additional tax reserves continue to be built up. It would appear that the Company always has, throughout a year, a substantial amount of cash derived from this source. If the amount of such cash never falls below $150,000, no need appears for the Company's investors to supply working capital. If that is the fact, the Commission's ruling should stand. We cannot determine the fact from this record, since no effort was made to establish it. It does not appear what period of time constitutes the Company's fiscal year, nor does it appear at what times the Company pays the tax, nor the amount of such payments. On remand to the Commission, these facts can no doubt be readily supplied.
Of course, if at one or more times during the year the Company has paid out all the tax reserve, thus leaving it with no balance from this source available for working capital, the matter will have to be considered further. But since this result seems highly unlikely, we think it sufficient to remand the case with instructions to find the necessary additional facts above referred to.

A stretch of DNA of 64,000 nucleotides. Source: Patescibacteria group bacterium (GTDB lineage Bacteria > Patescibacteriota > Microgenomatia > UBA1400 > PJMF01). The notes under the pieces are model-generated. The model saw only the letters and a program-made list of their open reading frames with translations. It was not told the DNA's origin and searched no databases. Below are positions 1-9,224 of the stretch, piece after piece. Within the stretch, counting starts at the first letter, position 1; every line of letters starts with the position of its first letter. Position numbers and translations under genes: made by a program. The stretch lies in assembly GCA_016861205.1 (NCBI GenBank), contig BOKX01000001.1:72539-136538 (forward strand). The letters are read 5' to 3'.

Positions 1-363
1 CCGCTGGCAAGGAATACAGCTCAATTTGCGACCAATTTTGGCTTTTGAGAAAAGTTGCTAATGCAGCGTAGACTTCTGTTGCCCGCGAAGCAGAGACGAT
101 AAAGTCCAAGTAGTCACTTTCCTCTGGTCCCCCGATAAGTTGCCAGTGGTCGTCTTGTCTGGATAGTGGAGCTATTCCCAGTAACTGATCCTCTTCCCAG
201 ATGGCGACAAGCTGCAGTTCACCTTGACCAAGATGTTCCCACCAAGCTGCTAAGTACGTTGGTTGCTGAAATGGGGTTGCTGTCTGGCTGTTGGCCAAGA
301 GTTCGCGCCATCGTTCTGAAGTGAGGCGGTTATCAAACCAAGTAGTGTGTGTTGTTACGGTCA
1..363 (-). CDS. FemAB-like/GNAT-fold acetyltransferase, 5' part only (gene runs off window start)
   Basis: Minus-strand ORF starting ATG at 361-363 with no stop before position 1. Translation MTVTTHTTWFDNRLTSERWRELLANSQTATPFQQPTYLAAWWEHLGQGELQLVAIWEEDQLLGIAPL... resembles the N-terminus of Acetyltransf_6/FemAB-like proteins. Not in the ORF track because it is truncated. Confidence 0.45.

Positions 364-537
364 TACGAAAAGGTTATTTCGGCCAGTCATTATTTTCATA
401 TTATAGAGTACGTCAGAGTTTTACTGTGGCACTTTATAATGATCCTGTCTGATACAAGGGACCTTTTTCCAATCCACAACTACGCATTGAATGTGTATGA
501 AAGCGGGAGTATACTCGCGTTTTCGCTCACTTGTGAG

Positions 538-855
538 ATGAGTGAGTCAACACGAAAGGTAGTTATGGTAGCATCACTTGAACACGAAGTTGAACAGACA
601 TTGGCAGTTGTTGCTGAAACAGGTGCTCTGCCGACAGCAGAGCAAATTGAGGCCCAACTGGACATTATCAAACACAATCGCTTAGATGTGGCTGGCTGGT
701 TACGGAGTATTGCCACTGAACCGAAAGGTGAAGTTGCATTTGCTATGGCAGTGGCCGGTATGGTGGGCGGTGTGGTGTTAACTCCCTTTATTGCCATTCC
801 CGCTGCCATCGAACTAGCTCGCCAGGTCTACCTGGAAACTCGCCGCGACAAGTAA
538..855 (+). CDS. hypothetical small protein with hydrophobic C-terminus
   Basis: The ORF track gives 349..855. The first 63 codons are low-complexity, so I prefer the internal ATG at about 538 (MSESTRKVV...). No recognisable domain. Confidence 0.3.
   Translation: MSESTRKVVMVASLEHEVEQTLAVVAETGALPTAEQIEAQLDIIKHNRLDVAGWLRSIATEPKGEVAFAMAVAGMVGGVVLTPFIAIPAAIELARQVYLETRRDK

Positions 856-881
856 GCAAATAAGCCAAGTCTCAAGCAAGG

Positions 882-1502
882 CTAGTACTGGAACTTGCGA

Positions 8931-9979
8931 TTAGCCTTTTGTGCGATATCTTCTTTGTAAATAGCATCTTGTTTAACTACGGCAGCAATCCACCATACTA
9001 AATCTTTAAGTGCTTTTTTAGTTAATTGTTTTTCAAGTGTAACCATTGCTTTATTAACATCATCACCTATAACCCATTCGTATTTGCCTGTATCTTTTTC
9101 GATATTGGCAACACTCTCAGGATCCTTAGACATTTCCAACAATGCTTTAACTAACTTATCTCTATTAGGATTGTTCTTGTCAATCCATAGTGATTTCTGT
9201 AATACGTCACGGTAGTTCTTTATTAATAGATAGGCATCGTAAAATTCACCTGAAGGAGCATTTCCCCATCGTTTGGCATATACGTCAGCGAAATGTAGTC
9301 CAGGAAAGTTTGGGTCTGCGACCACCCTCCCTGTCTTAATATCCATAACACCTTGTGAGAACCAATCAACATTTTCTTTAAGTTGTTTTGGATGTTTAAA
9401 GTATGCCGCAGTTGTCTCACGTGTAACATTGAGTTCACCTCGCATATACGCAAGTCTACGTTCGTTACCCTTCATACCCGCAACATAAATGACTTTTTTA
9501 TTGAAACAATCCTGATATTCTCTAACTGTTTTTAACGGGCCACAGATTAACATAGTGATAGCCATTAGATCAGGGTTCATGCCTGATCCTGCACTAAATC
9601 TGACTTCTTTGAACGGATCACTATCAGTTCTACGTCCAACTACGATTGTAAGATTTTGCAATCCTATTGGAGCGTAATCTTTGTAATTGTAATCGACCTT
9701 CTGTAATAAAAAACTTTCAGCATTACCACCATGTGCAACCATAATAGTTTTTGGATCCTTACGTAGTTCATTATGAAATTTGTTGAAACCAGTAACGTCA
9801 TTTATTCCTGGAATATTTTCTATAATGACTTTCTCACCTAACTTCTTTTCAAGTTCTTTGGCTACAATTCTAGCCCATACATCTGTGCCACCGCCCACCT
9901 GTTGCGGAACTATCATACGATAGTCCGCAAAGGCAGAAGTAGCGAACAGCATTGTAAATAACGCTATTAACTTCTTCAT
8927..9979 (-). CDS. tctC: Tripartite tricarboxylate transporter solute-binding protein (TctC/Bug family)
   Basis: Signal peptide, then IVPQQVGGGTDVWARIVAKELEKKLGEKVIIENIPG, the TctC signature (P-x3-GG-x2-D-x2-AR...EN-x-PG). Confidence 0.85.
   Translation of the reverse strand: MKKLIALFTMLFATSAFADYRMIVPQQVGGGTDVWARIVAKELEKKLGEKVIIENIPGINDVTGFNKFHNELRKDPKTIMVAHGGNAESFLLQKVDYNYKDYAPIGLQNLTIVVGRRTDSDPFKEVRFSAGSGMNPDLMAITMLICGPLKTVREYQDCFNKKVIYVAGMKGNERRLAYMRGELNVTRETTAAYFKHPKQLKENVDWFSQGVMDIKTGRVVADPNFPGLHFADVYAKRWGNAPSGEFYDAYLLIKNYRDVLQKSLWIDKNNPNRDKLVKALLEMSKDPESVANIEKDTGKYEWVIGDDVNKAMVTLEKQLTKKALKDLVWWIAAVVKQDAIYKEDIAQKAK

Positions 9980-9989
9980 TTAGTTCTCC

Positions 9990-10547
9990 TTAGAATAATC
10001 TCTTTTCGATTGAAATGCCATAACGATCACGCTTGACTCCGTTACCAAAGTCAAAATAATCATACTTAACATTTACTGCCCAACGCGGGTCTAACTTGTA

[51 Del. 531] We realize that this conclusion represents a departure from the traditional method of including working capital in the rate base. See 52 Columbia Law Review, p. 656. But it has been approved in recent years by high authority. See for example, Alabama-Tennessee Natural Gas Co. v. Federal Power Commission, supra; City of Cincinnati v. Public Utilities Commission, 1954,161 Ohio St. 395, 119 N.E.2d 619; Chesapeake and Potomac Telephone Co. v. Public Service Commission, 1952,201 Md. 170, 93 A.2d 249; City of Pittsburgh v. Pennsylvania Public Utilities Commission, 1952,370 Pa. 305, 88 A.2d 59. See also Public Utility Accounting, Foster and Rodey, (1951), p. 101.
This phase of the case will be remanded to the Commission for further findings, and for such further proceedings as may be necessary, if any.
2. Adjustment in the Company's Income Tax.